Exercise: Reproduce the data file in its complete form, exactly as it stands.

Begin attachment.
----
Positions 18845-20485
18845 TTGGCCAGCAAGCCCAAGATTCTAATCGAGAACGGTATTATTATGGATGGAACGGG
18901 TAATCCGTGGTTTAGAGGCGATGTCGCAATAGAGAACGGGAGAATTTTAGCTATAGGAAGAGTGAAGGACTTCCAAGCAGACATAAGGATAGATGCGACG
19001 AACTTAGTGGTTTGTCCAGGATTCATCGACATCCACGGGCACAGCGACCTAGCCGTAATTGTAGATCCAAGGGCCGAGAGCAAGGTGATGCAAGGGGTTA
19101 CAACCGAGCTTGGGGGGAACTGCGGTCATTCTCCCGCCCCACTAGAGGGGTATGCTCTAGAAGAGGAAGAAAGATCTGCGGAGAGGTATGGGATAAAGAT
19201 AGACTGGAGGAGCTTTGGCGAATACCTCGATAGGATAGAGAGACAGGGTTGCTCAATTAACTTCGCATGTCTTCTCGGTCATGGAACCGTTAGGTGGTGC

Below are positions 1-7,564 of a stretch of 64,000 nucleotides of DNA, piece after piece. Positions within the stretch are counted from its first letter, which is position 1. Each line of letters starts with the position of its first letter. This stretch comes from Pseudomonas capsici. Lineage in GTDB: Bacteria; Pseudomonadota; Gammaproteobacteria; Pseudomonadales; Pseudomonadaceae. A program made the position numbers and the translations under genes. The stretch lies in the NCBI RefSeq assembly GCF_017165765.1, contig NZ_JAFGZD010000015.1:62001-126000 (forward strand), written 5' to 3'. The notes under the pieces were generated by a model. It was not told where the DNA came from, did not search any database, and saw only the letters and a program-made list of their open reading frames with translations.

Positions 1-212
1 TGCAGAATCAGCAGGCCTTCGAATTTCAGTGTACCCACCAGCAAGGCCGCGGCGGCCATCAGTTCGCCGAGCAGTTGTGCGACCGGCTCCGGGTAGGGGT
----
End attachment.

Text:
Positions 18845-20485
18845 TTGGCCAGCAAGCCCAAGATTCTAATCGAGAACGGTATTATTATGGATGGAACGGG
18901 TAATCCGTGGTTTAGAGGCGATGTCGCAATAGAGAACGGGAGAATTTTAGCTATAGGAAGAGTGAAGGACTTCCAAGCAGACATAAGGATAGATGCGACG
19001 AACTTAGTGGTTTGTCCAGGATTCATCGACATCCACGGGCACAGCGACCTAGCCGTAATTGTAGATCCAAGGGCCGAGAGCAAGGTGATGCAAGGGGTTA
19101 CAACCGAGCTTGGGGGGAACTGCGGTCATTCTCCCGCCCCACTAGAGGGGTATGCTCTAGAAGAGGAAGAAAGATCTGCGGAGAGGTATGGGATAAAGAT
19201 AGACTGGAGGAGCTTTGGCGAATACCTCGATAGGATAGAGAGACAGGGTTGCTCAATTAACTTCGCATGTCTTCTCGGTCATGGAACCGTTAGGTGGTGC

Below are positions 1-7,564 of a stretch of 64,000 nucleotides of DNA, piece after piece. Positions within the stretch are counted from its first letter, which is position 1. Each line of letters starts with the position of its first letter. This stretch comes from Pseudomonas capsici. Lineage in GTDB: Bacteria; Pseudomonadota; Gammaproteobacteria; Pseudomonadales; Pseudomonadaceae. A program made the position numbers and the translations under genes. The stretch lies in the NCBI RefSeq assembly GCF_017165765.1, contig NZ_JAFGZD010000015.1:62001-126000 (forward strand), written 5' to 3'. The notes under the pieces were generated by a model. It was not told where the DNA came from, did not search any database, and saw only the letters and a program-made list of their open reading frames with translations.

Positions 1-212
1 TGCAGAATCAGCAGGCCTTCGAATTTCAGTGTACCCACCAGCAAGGCCGCGGCGGCCATCAGTTCGCCGAGCAGTTGTGCGACCGGCTCCGGGTAGGGGT